• Cells adapt ultra-rapidly to zero gravity

    Front plate of the experiment equipment. C. Thiel and Airbus DS)

    Mammalian cells fully adapt to zero gravity in less than a minute. Real-time readings on the International Space Station (ISS) reveal that cells compensate ultra-rapidly for changes in gravitational conditions. This new discovery was achieved by an international team headed by scientists at the University of Zurich.

    Mammalian cells are optimally adapted to gravity. But what happens in the microgravity environment of space if the earth’s pull disappears? Previously, many experiments exhibited cell changes – after hours or even days in zero gravity. Astronauts, however, returned to Earth without any severe health problems after long missions in space, which begs the question as to how capable cells are of adapting to changes in gravity.

  • Einstein@Home Discovers First Millisecond Pulsar Visible Only in Gamma Rays

    The entire Gamma-ray sky with the two new pulsars discovered by Einstein@Home. The flags in the insets show the nationalities of the volunteers whose computers found the pulsars. Knispel/Clark/Max Planck Institute for Gravitational Physics/NASA/DOE/Fermi LAT Collaboration

    The distributed computing project Einstein@Home aggregates the computing power donated by tens of thousands of volunteers world wide. In a survey of the gamma-ray sky, this network has now discovered two previously unknown pulsarsd in data from the Fermi space telescope. While all other such millisecond pulsars have also been observed with radio telescopes, one of the two discoveries is the first detectable solely through its pulsed gamma-ray emission. The findings raise hopes of detecting other new millisecond pulsars, e.g., from a predicted population towards the Galactic centre. Scientists from the AEI in Hannover and the MPIfR in Bonn closely collaborated to enable the discoveries.

  • Gravitationswellen als Sensor für Dunkle Materie

    Falls der Dunkle-Materie-Halo einer Galaxie aus einem Bose-Einstein-Kondensat (BEK) sehr leichter Teilchen besteht, werden durchgehende Gravitationswellen (GW), nicht aber Lichtwellen (γ) gebremst. Grafik: MPIK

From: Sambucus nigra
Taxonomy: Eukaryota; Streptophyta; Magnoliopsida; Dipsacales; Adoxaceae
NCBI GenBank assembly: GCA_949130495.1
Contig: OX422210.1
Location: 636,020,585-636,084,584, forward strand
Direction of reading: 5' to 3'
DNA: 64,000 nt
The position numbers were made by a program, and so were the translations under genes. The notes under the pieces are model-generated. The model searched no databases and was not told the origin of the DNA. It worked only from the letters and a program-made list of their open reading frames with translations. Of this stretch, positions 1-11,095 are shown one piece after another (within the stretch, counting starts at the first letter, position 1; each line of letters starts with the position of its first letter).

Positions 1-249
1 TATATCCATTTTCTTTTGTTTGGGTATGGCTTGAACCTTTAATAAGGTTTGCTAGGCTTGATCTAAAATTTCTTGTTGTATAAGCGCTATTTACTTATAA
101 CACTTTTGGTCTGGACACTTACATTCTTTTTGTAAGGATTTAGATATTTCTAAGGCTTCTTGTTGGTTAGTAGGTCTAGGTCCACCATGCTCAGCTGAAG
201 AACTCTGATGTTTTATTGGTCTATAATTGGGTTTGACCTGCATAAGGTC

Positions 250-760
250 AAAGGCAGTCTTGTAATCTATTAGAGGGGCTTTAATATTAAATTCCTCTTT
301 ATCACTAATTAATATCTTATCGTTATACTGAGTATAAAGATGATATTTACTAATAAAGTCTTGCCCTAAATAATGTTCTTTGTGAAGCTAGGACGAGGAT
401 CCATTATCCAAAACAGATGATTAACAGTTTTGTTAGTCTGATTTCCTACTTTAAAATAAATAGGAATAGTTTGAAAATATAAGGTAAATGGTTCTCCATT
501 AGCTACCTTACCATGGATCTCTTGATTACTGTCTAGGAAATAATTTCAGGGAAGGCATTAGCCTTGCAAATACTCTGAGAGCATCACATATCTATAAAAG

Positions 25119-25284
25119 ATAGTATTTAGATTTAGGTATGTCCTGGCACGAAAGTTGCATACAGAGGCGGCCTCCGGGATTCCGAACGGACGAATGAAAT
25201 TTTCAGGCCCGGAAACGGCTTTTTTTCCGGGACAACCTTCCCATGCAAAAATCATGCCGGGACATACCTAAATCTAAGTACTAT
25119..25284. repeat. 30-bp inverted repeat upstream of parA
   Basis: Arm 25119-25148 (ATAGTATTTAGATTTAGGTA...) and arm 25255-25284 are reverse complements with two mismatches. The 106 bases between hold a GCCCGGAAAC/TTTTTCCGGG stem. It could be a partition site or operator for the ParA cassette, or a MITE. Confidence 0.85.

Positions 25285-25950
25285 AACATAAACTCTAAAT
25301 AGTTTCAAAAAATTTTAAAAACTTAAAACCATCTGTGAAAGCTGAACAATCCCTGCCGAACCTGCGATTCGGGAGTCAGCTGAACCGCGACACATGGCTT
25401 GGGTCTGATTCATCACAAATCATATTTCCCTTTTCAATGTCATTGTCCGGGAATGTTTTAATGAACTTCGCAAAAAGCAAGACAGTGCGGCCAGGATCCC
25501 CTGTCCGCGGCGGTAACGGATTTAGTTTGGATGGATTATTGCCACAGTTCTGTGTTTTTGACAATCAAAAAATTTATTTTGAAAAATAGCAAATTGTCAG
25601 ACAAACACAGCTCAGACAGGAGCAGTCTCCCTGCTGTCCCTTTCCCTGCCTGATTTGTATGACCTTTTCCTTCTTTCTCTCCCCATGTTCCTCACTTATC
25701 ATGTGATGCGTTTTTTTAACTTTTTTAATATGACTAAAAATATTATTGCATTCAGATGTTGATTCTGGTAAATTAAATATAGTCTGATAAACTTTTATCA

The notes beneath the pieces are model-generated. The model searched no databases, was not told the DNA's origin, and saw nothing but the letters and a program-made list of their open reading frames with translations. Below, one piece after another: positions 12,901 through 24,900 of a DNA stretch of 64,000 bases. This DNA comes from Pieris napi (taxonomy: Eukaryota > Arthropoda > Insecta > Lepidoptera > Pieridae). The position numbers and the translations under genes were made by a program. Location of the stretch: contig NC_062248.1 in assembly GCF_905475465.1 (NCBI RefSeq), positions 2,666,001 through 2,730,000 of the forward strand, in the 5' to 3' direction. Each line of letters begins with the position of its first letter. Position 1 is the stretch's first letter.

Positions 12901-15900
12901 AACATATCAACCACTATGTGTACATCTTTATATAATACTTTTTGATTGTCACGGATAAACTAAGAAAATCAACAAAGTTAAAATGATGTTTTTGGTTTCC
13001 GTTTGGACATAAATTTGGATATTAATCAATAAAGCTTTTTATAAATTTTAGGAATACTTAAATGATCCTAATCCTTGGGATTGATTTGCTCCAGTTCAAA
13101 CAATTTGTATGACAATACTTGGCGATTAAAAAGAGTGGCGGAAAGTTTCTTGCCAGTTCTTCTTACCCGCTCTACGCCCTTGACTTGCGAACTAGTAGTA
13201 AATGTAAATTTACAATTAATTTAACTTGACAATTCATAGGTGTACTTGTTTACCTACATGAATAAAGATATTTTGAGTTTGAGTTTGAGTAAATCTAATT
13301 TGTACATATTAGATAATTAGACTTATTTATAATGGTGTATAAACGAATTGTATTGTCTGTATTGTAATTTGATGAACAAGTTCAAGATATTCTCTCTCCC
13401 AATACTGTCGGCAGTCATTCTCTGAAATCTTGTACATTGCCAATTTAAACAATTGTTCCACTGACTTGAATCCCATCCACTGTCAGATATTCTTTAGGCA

Die mit der Entdeckung von Gravitationswellen entstandene neue Disziplin der Gravitationswellen-Astronomie bekommt eine weitere Aufgabe: die Suche nach Dunkler Materie. Diese könnte aus einem Bose-Einstein-Kondensat sehr leichter Teilchen bestehen. Wie Rechnungen zeigen, würden Gravitationswellen gebremst, wenn sie durch derartige Dunkle Materie laufen. Dies führt zu einer Verspätung von Gravitationswellen relativ zu Licht, die bereits mit den heutigen Detektoren messbar sein sollte. Im Universum muss es gut fünfmal mehr unsichtbare als sichtbare Materie geben. Woraus diese Dunkle Materie besteht, ist immer noch unbekannt. Die experimentelle Suche konnte bisher nur Teilchenarten bzw. Energiebereiche ausschließen; gelegentliche Erfolgsmeldungen und Vermutungen ließen sich nicht verifizieren. Es sind aber noch längst nicht alle theoretischen Vorschläge überprüft.

  • Producing Human Tissue in Space

    Space Tango CubeLab on board the International Space Station ISS. Space Tango

    The University of Zurich has sent adult human stem cells to the International Space Station (ISS). Researchers from UZH Space Hub will explore the production of human tissue in weightlessness. On 6 March at 11:50 PM EST, the International Space Station resupply mission Space X CRS-20 took off from Cape Canaveral (USA). On board: 250 test tubes from the University of Zurich containing adult human stem cells. These stem cells will develop into bone, cartilage and other organs during the month-long stay in space.


  • Second research flight into zero gravity

    The team of UZH in zero gravity. UZH

    Tomorrow, a parabolic flight is set to take off from Swiss soil for the second time. It will be carrying experiments from various Swiss universities on board to research the effects of zero gravity on biological and physical processes, and test technologies. With this flight, the second from the air force base in Dübendorf within one year, the Swiss Research Station for Zero Gravity initiated by the University of Zurich has got off to a flying start.